The Look of Tomorrow Today

miyake1Issey Miyake, AW 1989
(photo: Yuriko Takagi, Issey Miyake, Taschen 2016)

At an early age, I knew what I wanted: to look like tomorrow.

There’s been the Alex P Keaton Joe. There’s been the grunge era Joe. There’s been the jazz hipster Joe. It was an image-obsessed childhood, and somewhere in my adolescence, I knew that I wanted to be like no other…and to look like no other. I didn’t want to rehash the styles of older eras anymore, because I didn’t want to be comparable to anyone. I wanted the future – to be the future – now. And I needed help.

In a pre-Internet age, there was really only one way to source out that sort of look: magazines. By cosmic coincidence, it was easy to find used Japanese magazines in Calgary’s Chinese malls, and in particular a heap of Japanese men’s fashion magazines. What I found in those magazines, at the time, was novel. Asymmetrical sweaters! Men’s cropped pants! T-shirts with sayings that made no sense!

eyescream-2009-may-nigo-hiroshi-fujiwara-1Nigo (l) & Hiroshi Fujiwara (r)
(photo: Eyescream Magazine, May 2009)

It was a steep education. I flipped through picture after picture of what Japanese men wore out, long before “street style” was even part of the North American vernacular. Much of it was influenced by Hiroshi Fujiwara, a self-professed “cultural DJ”, widely credited for bringing American street culture (particularly hip hop culture) to Japan, and later Nigo of Bathing Ape. Both modified existing American tropes into something originally Japanese unto itself, and, more importantly, both expressed something original unto themselves.

miyake2Pleats Please, Issey Miyake
(photo: Francis Giacobetti, Pleats Please, Taschen 2012)

But even that wasn’t quite enough. Their expression was original, but it was also familiar. The look wasn’t quite ‘tomorrow’ to me: it was more ‘later this afternoon.’ I didn’t collect sneakers, and I’ve never really worn t-shirts. It just wasn’t me.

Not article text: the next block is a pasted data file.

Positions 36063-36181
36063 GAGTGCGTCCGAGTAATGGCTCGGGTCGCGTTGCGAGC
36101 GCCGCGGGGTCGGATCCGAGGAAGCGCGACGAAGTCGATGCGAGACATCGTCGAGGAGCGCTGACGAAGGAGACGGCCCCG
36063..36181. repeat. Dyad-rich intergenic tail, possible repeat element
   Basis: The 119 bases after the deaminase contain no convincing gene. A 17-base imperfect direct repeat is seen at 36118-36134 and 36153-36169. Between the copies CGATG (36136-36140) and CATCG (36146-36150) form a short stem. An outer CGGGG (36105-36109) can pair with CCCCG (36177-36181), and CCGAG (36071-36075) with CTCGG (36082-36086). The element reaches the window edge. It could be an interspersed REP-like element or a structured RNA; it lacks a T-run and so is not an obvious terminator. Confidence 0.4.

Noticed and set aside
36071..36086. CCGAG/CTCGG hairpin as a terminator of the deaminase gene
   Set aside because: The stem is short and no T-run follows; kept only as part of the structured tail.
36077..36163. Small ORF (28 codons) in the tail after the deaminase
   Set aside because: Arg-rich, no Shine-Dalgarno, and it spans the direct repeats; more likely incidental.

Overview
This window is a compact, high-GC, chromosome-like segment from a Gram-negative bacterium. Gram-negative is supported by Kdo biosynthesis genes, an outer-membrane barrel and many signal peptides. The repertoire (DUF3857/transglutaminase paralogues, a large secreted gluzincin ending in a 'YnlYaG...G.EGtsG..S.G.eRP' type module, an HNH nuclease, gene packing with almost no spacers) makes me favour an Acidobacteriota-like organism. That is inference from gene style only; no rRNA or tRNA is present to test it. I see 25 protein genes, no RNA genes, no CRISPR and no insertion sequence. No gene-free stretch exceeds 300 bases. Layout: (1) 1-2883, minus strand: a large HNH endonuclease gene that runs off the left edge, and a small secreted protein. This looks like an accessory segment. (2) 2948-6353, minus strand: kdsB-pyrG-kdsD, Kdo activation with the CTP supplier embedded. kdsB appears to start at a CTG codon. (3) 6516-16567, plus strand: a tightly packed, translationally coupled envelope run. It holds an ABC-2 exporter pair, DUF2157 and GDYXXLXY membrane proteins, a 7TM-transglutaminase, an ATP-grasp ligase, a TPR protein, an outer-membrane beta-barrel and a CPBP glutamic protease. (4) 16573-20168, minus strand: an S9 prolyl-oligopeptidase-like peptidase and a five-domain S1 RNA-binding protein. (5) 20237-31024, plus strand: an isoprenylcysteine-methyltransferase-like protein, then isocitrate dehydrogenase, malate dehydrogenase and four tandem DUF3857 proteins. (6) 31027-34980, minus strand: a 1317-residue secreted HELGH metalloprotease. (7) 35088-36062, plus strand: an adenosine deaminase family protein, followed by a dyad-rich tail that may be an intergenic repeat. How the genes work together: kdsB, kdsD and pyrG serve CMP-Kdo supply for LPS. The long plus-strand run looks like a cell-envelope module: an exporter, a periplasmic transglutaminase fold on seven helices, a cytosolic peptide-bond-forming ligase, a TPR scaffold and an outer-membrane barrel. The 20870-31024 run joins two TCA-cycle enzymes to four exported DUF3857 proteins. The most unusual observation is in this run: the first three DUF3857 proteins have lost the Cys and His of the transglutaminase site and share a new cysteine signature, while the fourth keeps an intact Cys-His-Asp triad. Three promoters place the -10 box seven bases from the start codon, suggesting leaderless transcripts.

What drew me in further into these magazines were hints of something more alien, scattered among those pages. There were odd pictures of shapes that I’d never seen in fashion before, of images that I’d never seen anywhere before. Clothes that didn’t seem like clothes; clothes that didn’t seem tied to any sort of existing rhyme, reason or logic. They didn’t quite look old; they didn’t quite look new. They existed outside of time.

ExιrcitoCommes des Garcons, Rei Kawakubo, AW 2012
(photo: Mark Segal for Vogue Nippon, October 2012)

It was here that I began to appreciate fashion as art. Ordinary dimensions and proportions seemed jettisoned for completely different approaches. The texture of each fabric seemed to have its own opinion, apart from what final form it actually took. These designs had both whimsy and deathly seriousness to them, an internal conflict that spoke without melodrama. There was progression here, an evolution away from all fashion I’d noticed before. It all reflected the Japanese concept of space or “ma”, the experience between two points, destinations or even ideas. Rei Kawakubo, Issey Miyake, and Yohji Yamamoto weren’t just introducing new words into my vocabulary, they were introducing a new alphabet.

yohjiYohji Yahamoto, SS 2006, presented in the 2011 Design Museum Holon exhibit
(photo: Sharon Derhy & Holon Design Museum, Tel Aviv)

As vital and revolutionary as these were to me cerebrally, there was still a reckoning. I devoured what I could of this fashion conceptually, taking in their fresh air as a new oxygen one could breathe. But they existed on a different plane of existence than the one I resided in: quite frankly, there was no real way I could wear these outfits even on special occasions, much less on a day-to-day basis (not to mention that most of what I loved was from their respective womenswear collections). They weren’t rooted in my reality, and, as much as I wanted the look of tomorrow, I needed to express myself, today.

And so I learned to dissect. While I couldn’t wear the full ensembles these designers put forward as a whole, I could incorporate individual pieces into what I already owned or knew to wear. A Sacai shirt here with a pair of jeans; a Commes Des Garcons sweater there with a simple white dress shirt. By finally figuring out how to do so – and it did take a lot of trial and error – I learned how to incorporate messages of tomorrow, while still expressing something of today. I learned how to say something about the future while still being rooted in the present. I learned that it was crucial to keep an eye on both.

Slowly but surely, that image obsession subsided, even though those new expressions and concepts still rattle around in my brain. It was the space or ‘ma’ concept that resonated most: exploring that space between being present and looking toward the future, and, most importantly, enjoying that space between acceptance and aspiration. Because that space in-between? That’s the look I want.

Joe’s Bio.


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